In the guise of anti-partisan actions, the Germans killed perhaps three quarters of a million people, about 350,000 in Belarus alone, and lower but comparable numbers in Poland and Yugoslavia. The Germans killed more than a hundred thousand Poles when suppressing the Warsaw Uprising of 1944. Had the Holocaust not happened, these “reprisals” too would be regarded as some of the greatest war crimes in history. In fact they, like the starvation of Soviet prisoners of war, are scarcely recalled at all beyond the countries directly concerned. German occupation policies killed non-Jewish civilians in other ways as well, for example by hard labor in prison camps. Again: these were chiefly people from Poland or the Soviet Union.
The Germans killed somewhat more than ten million civilians in the major mass killing actions, about half of them Jews, about half of them non-Jews. The Jews and the non-Jews mostly came from the same part of Europe. The project to kill all Jews was substantially realized; the project to destroy Slavic populations was only very partially implemented.
Auschwitz is only an introduction to the Holocaust, the Holocaust only a suggestion of Hitler’s final aims. Grossman’s novels Forever Flowing and Life and Fate daringly recount both Nazi and Soviet terror, and remind us that even a full characterization of German policies of mass killing is incomplete as a history of atrocity in mid-century Europe. It omits the state that Hitler was chiefly concerned to destroy, the other state that killed Europeans en masse in the middle of the century: the Soviet Union. In the entire Stalinist period, between 1928 and 1953, Soviet policies killed, in a conservative estimate, well over five million Europeans. Thus when one considers the total number of European civilians killed by totalitarian powers in the middle of the twentieth century, one should have in mind three groups of roughly equal size: Jews killed by Germans, non-Jews killed by Germans, and Soviet citizens killed by the Soviet state. As a general rule, the German regime killed civilians who were not German citizens, whereas the Soviet regime chiefly killed civilians who were Soviet citizens.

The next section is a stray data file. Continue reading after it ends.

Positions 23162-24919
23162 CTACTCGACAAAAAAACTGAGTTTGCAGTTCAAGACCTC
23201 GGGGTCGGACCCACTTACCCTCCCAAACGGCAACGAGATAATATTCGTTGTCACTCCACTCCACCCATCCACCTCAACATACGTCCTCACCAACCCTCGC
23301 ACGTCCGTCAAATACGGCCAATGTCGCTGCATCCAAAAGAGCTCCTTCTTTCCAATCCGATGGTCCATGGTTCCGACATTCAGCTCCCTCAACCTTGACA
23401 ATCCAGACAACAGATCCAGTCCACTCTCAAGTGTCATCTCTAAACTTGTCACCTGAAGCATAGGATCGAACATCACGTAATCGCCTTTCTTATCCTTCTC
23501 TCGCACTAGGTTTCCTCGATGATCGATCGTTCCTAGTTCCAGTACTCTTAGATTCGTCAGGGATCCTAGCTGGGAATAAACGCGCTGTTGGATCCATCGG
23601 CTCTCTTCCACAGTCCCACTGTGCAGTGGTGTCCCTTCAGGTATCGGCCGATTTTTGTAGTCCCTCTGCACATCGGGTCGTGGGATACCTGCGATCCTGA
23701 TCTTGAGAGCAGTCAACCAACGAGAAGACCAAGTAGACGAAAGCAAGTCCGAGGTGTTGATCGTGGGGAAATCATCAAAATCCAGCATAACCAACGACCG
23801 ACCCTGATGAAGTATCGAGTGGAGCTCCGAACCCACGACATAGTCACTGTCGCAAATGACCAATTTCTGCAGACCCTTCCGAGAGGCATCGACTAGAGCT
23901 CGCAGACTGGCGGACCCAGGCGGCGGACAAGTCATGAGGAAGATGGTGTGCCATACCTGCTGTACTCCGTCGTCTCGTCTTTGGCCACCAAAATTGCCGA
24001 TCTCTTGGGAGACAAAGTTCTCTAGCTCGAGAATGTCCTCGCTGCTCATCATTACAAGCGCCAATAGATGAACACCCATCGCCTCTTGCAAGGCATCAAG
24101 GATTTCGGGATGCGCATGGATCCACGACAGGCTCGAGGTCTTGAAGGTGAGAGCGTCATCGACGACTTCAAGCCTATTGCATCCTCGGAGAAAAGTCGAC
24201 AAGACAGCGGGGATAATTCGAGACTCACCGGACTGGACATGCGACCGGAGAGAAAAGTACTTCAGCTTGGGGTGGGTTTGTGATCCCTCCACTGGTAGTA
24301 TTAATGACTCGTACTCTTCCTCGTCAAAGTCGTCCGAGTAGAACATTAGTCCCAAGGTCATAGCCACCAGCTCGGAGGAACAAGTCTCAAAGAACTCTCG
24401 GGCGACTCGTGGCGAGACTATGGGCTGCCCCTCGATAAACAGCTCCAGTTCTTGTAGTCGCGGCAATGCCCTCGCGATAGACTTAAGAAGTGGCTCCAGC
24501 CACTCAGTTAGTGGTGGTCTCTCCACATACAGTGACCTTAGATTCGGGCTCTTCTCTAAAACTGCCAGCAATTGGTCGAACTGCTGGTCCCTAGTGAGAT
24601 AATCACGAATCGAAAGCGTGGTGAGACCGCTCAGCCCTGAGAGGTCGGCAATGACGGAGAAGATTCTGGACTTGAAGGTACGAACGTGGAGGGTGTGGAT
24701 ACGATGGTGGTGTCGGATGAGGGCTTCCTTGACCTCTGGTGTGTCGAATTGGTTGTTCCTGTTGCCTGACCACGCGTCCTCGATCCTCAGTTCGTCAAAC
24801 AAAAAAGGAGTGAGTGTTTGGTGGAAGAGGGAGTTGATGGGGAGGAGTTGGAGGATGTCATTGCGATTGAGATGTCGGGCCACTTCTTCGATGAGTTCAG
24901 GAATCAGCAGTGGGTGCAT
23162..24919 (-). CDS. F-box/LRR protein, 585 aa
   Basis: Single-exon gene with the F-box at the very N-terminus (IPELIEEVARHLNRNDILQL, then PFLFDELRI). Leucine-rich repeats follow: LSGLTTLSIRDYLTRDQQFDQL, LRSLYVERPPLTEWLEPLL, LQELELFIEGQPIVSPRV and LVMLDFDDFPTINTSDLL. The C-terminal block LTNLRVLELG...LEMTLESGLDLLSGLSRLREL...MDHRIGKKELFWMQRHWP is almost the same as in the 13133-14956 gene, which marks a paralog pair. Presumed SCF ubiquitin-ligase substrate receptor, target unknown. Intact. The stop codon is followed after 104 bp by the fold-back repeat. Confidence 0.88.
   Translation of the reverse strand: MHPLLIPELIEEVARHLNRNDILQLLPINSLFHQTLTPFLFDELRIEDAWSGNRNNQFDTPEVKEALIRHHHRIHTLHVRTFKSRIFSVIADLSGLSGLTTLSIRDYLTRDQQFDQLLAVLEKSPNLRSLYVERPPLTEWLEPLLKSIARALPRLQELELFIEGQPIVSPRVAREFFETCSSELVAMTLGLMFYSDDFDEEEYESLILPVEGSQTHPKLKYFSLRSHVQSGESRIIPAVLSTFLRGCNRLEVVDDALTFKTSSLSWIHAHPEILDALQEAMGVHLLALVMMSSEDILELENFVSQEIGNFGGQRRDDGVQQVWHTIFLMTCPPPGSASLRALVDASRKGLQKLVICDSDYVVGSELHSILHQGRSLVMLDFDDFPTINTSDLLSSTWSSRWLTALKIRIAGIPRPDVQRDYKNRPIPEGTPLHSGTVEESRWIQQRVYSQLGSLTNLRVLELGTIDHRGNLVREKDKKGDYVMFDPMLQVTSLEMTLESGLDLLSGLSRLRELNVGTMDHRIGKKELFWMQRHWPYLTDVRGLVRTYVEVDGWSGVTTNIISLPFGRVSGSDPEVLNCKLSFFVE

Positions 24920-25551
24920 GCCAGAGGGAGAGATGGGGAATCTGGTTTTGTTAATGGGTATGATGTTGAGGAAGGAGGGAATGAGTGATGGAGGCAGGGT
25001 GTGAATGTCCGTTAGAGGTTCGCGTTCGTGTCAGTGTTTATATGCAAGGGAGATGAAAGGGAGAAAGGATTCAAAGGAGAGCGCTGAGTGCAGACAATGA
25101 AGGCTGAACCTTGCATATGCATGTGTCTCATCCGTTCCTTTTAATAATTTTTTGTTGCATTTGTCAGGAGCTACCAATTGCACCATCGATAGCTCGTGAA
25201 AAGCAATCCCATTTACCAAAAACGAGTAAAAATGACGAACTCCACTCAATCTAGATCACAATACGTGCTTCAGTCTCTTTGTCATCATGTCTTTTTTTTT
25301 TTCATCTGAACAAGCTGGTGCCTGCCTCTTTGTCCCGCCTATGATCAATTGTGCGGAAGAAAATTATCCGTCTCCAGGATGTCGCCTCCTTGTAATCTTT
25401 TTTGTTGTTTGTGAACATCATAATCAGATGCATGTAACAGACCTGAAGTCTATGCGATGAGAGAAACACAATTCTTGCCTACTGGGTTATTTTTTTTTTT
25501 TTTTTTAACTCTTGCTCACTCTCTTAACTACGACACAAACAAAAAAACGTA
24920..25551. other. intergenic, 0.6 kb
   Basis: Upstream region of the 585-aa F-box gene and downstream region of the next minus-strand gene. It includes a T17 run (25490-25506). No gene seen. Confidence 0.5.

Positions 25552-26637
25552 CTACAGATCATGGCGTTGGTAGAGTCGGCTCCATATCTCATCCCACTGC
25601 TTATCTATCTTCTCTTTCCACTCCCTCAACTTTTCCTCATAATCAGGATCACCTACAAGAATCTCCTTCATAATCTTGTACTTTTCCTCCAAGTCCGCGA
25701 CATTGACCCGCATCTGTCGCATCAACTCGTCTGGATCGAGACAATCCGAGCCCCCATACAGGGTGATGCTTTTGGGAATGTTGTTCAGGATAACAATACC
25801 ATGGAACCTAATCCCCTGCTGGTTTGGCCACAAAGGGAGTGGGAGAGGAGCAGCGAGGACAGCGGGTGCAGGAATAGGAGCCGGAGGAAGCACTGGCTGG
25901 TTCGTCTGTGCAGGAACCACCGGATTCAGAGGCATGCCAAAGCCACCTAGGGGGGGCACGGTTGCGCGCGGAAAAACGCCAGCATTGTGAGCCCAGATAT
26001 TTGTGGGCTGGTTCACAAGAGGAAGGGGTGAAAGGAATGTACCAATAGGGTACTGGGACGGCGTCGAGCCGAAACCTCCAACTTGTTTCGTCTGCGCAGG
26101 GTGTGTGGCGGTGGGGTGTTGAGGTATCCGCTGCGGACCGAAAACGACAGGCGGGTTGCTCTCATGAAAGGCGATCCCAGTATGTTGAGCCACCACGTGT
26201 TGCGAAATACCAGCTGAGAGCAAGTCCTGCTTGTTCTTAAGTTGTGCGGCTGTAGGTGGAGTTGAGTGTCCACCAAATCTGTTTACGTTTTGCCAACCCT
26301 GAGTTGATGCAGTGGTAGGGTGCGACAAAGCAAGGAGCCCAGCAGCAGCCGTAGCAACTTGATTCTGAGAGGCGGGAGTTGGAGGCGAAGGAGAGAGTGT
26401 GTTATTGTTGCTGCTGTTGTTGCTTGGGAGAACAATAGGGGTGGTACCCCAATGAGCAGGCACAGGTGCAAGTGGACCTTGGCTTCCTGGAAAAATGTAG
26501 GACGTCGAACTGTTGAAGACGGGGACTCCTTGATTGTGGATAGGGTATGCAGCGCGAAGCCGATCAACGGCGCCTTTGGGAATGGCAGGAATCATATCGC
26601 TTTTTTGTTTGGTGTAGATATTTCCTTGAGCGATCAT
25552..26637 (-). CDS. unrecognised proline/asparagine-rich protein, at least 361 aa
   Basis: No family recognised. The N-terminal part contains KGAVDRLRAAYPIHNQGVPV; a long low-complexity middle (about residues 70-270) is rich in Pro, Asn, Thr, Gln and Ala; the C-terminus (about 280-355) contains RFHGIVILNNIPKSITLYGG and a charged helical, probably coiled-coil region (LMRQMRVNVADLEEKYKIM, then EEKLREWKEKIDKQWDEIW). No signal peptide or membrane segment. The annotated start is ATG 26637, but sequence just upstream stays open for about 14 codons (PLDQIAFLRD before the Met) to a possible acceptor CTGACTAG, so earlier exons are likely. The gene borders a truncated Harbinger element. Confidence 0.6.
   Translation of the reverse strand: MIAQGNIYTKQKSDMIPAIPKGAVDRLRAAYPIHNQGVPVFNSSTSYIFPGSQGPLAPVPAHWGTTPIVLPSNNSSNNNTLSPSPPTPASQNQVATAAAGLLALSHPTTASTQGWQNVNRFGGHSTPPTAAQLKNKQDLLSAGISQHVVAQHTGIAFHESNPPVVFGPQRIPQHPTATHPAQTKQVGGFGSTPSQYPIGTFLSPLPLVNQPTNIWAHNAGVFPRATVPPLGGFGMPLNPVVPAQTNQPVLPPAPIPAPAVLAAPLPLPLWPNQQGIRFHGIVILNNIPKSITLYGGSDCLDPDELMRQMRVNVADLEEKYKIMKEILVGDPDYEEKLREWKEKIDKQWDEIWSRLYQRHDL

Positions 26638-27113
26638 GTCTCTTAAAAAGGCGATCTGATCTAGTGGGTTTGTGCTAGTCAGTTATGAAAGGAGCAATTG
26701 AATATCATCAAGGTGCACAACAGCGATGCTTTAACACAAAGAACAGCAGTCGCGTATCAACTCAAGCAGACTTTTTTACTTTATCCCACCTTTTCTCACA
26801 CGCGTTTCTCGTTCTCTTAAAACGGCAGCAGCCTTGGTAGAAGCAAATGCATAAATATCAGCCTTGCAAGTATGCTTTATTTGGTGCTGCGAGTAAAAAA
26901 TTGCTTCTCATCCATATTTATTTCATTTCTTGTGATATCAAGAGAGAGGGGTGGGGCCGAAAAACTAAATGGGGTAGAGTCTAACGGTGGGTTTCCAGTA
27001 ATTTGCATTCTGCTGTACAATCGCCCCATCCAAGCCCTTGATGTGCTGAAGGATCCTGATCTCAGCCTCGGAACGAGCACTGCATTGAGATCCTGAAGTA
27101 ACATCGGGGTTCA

Soviet repressions are identified with the Gulag, much as Nazi repressions are identified with Auschwitz. The Gulag, for all of the horrors of slave labor, was not a system of mass killing. If we accept that mass killing of civilians is at the center of political, ethical, and legal concerns, the same historical point applies to the Gulag as to Ausch-witz. We know about the Gulag because it was a system of labor camps, but not a set of killing facilities. The Gulag held about 30 million people and shortened some three million lives. But a vast majority of those people who were sent to the camps returned alive. Precisely because we have a literature of the Gulag, most famously Aleksandr Solzhenitsyn’s Gulag Archipelago, we can try to imagine its horrors—much as we can try to imagine the horrors of Auschwitz.